7 Movies Like Who Framed Roger Rabbit (1988) On Peacock

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Whether graffiti is art or not is the question guiding this fascinating documentary about the spray can-wielding artists of ‘80s New York. Wherever you come down in the debate — though this presents compelling arguments that graffiti is a medium worthy of critical attention — you’ll undoubtedly come away with a reverence for the kids who went hard with the paint on NYC’s walls and subway cars. Candid interviews with these young pioneers (whose cultural contributions are now less in contention) reveal that they’re not simply rebelling for rebellion’s sake: they’re largely motivated by a desire to make their mark on their beloved city — to stand out and have their work seen by the millions riding the subway every day.

The doc largely embeds itself with the artists, but it also interviews the “other side”: then-mayor Ed Koch and police officers, who were ramping up their aggressive “war on graffiti” campaign during filming. It’s clear that these interviewees have little interest in understanding what drives the kids to create their murals — a lack of curiosity that Style Wars blessedly counters. Not just a thoughtful contribution to its period and a fascinating time capsule, but also a thought-provoking reminder that art is art, whether it's made outside of the system or not.

Genre: Documentary, Music, TV Movie

Actor: Cap, Daze, Dondi, Ed Koch, Eric Haze, Gene Anthony Ray, Irene Cara, Kase 2, Rammellzee

Director: Tony Silver

I can’t get a song out of my head from this movie: the 1985 UK hit Desire As from Prefab Sprout.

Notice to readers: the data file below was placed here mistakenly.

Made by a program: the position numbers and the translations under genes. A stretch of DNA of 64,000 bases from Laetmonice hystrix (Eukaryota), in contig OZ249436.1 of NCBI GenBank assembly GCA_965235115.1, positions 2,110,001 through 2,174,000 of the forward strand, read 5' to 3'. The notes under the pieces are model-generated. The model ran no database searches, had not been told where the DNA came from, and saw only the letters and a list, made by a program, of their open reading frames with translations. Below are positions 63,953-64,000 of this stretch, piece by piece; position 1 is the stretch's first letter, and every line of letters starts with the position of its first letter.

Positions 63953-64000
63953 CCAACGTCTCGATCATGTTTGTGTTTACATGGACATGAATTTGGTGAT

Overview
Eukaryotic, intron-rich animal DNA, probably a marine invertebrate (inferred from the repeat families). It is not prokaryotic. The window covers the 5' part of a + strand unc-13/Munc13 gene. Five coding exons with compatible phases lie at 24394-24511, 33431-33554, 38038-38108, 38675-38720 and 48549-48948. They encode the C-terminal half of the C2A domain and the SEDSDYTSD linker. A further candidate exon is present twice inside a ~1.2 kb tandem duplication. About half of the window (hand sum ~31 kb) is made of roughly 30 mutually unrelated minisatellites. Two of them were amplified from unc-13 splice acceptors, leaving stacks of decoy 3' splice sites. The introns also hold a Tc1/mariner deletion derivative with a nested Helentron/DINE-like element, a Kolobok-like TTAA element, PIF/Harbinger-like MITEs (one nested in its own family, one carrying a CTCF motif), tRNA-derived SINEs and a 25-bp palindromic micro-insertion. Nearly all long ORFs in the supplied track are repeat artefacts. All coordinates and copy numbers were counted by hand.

It plays when the two main characters, a sensitive kid who’s bullied by his school for not liking rugby, and the school’s rugby star; talk over the “Berlin Wall” that separates their dorm room.

The song echoes “It's perfect as it stands, so why then crush it in your perfect hands?”. These two seemingly incompatible personalities form a friendship that comes under threat from their school’s traditional authority, especially as one of them is revealed to be gay. 

It might seem like a tough premise, but Handsome Devil is actually a comedy. It’s a sweet and easy coming-of-age comedy.

Genre: Comedy, Drama

Actor: Amy Huberman, Andrew Scott, Ardal O'Hanlon, Ardal O'Hanlon, Fionn O'Shea, Fionn O'Shea, Hugh O'Conor, Jamie Hallahan, Jay Duffy, John Butler, Lauterio Zamparelli, Mark Doherty, Mark Lavery, Michael McElhatton, Moe Dunford, Nicholas Galitzine, Norma Sheahan, Patrick McDonnell, Ruairí OConnor, Ruairi O'Connor, Stephen Hogan

Director: John Butler

Rating: N/A

If you enjoy wondering aloud to yourself how filmmakers were able to make a movie at all, 1988's almost wordless tale of two bears trying to survive the Canadian mountains was somehow shot with real, expressive bear "actors," despite the film being a work of fiction. A cross between a stunningly photographed nature documentary and a brutal folktale, The Bear gets right to the uncompromising conditions out in the wild, where human beings are portrayed as just as savage—and just as merciful—as the beasts they hunt. Clever editing and Jean-Jacques Annaud's directorial vision hide all the seams in the movie's magic tricks, allowing us to fall in love quickly with these majestic bears and the all-too-human emotions they seem to be expressing.

Genre: Adventure, Drama, Family

Actor: André Lacombe, Bart The Bear, Jack Wallace, Tchéky Karyo, Youk the Bear

Director: Jean-Jacques Annaud

Though it's still very much a product of a time of certain jokes that haven't aged well, it's still remarkable how the humor and the satirical edge of this mockumentary has remained so current. As a very-low budget mockumentary of a still-young American hip hop scene, there's so much more effort that goes into these fake songs and music videos than you'd expect. But the film doesn't stop at simply poking fun at the rappers and hip hop artists of the era; the jokes always circle back around to the racism of the time and the self-seriousness of the culture in the music industry. It's a hilarious time capsule with some brutally incisive lines in practically every scene.